Hey, don't stomp on my joke, it's all I have...
Everything must be in context. Yes the one side takes its signal "later" than the other. But remember, electricity moves at the speed of light. (Please no arguments about electrons moving) And that can go all the way around the earth seven and a half times in a second. That means the delay for the lower side signal from the first is on the order of a billionth of a second. And at audio, that is about as close to exactly the same time as it gets. So your signal has to go through the inverting triode, then from that plate, it must go through the power tubes, the transformer and the NFB to get to the other triode. 15-20cm maybe?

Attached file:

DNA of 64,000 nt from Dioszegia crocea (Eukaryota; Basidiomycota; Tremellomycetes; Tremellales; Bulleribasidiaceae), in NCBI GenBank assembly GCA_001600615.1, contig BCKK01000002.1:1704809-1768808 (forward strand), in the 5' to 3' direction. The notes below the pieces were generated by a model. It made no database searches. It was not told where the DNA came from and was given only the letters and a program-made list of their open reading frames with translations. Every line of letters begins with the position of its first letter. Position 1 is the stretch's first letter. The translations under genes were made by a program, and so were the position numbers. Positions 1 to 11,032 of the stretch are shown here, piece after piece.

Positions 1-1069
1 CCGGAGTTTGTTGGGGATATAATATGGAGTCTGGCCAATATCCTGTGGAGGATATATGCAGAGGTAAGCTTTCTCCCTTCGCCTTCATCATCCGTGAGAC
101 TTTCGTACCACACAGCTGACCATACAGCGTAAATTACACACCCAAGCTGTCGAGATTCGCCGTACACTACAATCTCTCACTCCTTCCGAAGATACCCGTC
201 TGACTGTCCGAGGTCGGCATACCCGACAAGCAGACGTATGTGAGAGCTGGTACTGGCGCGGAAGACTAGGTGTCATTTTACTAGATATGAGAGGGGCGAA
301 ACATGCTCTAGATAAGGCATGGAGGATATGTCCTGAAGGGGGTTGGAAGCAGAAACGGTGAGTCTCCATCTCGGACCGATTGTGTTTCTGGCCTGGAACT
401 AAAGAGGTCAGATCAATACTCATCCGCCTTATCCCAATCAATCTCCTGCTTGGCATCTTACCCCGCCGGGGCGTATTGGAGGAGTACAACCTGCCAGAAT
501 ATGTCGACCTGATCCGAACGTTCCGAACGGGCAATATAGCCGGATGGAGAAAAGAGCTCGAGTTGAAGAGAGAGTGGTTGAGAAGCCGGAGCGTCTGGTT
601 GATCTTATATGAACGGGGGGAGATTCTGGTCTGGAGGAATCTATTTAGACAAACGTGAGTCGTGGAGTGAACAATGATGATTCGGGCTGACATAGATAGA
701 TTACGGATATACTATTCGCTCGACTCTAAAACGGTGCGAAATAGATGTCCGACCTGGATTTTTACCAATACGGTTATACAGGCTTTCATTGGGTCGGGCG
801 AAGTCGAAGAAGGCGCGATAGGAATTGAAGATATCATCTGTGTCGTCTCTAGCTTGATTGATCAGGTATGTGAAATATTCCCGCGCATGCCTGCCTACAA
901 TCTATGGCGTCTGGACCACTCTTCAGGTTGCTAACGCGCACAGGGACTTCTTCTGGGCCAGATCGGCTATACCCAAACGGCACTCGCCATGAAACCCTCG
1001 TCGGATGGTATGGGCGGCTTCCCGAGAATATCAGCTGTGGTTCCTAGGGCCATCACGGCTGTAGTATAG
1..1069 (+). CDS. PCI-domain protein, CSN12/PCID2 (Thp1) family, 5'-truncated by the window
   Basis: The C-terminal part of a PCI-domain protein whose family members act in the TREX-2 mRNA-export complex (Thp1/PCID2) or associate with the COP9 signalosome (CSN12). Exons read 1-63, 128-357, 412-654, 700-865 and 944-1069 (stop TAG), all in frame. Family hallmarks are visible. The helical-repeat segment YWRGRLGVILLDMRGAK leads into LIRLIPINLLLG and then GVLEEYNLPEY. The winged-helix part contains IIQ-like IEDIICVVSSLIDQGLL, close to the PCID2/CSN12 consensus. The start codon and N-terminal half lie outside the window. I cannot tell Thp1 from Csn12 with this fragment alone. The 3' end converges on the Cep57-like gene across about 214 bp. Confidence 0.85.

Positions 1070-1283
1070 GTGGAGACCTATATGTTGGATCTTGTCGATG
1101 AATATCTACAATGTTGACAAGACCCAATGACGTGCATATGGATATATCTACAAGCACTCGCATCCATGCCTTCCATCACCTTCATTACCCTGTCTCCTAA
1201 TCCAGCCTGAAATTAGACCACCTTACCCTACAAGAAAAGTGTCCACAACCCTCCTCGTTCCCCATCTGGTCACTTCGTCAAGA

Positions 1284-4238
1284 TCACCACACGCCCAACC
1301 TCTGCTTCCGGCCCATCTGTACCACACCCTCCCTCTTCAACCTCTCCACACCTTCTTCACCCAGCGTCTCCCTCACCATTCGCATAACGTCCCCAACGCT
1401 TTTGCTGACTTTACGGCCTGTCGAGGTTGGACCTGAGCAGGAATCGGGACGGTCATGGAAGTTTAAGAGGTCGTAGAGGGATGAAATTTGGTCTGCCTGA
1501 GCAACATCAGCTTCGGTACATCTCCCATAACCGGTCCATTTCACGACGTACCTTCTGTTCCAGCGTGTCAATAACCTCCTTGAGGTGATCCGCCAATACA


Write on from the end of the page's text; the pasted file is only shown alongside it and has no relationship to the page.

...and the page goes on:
US NAval Admiral Grace Hopper is famous for her nanoseconds. She used to demonstrate nanoseconds to her classes. She handed out a bunch of 30cm pieces of wire, one for each student. "Here are your nanoseconds." She went on "this is how far electricity goes in a nanosecond. One billionth of a second.
Hopper worked in the world of computing, and in that world, that nanosecond was a limiting factor in computer speed. If the memory was two feet away from the CPU, that computer would be slower than one with the memory only 6 inches from the CPU.
Grace Hopper was an interesting old bird, and sharp as a tack. I wish she was still with us, she could give a much livelier explanation of all this than I could.
We work in the world of guitar amps, and a nanosecond? Well, not so much of an issue.